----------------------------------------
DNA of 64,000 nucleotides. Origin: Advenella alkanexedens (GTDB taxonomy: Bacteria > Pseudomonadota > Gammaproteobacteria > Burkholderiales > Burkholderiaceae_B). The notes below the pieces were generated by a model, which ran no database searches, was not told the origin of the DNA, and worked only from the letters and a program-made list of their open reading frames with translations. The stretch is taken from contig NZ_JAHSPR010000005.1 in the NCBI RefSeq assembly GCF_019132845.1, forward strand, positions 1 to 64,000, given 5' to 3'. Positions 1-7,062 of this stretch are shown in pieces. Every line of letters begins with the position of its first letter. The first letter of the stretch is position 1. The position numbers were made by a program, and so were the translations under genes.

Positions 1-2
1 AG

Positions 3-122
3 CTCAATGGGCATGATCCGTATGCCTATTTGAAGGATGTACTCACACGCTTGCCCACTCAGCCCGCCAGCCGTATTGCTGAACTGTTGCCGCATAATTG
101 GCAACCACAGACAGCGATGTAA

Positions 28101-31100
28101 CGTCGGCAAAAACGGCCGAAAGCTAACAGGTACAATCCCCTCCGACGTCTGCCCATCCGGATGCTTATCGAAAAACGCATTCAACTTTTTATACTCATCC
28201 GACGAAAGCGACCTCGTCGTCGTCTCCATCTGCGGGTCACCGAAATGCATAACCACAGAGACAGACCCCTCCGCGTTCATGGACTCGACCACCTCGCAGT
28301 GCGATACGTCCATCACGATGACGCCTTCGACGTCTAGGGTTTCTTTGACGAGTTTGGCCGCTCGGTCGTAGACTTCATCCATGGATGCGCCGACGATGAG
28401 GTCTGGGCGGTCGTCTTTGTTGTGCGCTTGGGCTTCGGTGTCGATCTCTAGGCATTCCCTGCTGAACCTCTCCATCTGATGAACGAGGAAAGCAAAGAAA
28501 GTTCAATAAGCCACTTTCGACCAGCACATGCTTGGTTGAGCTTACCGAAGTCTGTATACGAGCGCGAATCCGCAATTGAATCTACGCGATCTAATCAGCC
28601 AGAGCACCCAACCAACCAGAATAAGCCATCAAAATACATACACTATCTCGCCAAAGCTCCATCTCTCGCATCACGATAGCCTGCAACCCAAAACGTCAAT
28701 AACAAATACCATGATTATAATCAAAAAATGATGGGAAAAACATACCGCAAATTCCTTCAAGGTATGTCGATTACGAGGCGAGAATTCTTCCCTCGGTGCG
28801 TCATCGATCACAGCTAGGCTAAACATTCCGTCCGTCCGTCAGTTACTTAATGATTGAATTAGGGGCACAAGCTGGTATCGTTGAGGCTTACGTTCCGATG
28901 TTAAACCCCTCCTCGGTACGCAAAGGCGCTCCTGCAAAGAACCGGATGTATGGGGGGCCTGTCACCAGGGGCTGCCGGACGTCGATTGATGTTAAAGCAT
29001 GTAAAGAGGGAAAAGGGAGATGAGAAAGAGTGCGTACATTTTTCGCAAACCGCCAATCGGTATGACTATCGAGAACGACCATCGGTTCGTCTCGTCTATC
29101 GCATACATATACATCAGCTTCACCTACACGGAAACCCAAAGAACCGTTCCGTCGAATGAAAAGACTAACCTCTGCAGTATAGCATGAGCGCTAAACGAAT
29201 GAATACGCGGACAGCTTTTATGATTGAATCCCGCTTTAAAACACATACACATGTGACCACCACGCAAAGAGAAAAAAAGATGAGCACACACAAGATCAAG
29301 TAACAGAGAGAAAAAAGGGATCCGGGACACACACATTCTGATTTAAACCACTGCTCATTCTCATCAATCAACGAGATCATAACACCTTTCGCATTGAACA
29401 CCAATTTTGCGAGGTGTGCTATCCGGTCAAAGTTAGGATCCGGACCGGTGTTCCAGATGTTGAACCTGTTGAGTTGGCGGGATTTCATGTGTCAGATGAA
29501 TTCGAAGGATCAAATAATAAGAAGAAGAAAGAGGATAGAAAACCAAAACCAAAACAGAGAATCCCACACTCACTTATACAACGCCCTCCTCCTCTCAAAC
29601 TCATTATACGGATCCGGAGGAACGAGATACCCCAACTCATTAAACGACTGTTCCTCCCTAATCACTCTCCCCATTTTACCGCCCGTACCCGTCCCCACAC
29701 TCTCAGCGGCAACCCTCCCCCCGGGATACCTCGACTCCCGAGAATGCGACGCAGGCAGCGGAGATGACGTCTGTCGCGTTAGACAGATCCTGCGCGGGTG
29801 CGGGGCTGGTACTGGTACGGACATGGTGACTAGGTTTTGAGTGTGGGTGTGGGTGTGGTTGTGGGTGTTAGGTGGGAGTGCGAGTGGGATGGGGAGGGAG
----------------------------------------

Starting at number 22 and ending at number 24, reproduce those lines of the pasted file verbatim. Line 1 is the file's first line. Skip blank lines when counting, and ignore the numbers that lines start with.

29501 TTCGAAGGATCAAATAATAAGAAGAAGAAAGAGGATAGAAAACCAAAACCAAAACAGAGAATCCCACACTCACTTATACAACGCCCTCCTCCTCTCAAAC
29601 TCATTATACGGATCCGGAGGAACGAGATACCCCAACTCATTAAACGACTGTTCCTCCCTAATCACTCTCCCCATTTTACCGCCCGTACCCGTCCCCACAC
29701 TCTCAGCGGCAACCCTCCCCCCGGGATACCTCGACTCCCGAGAATGCGACGCAGGCAGCGGAGATGACGTCTGTCGCGTTAGACAGATCCTGCGCGGGTG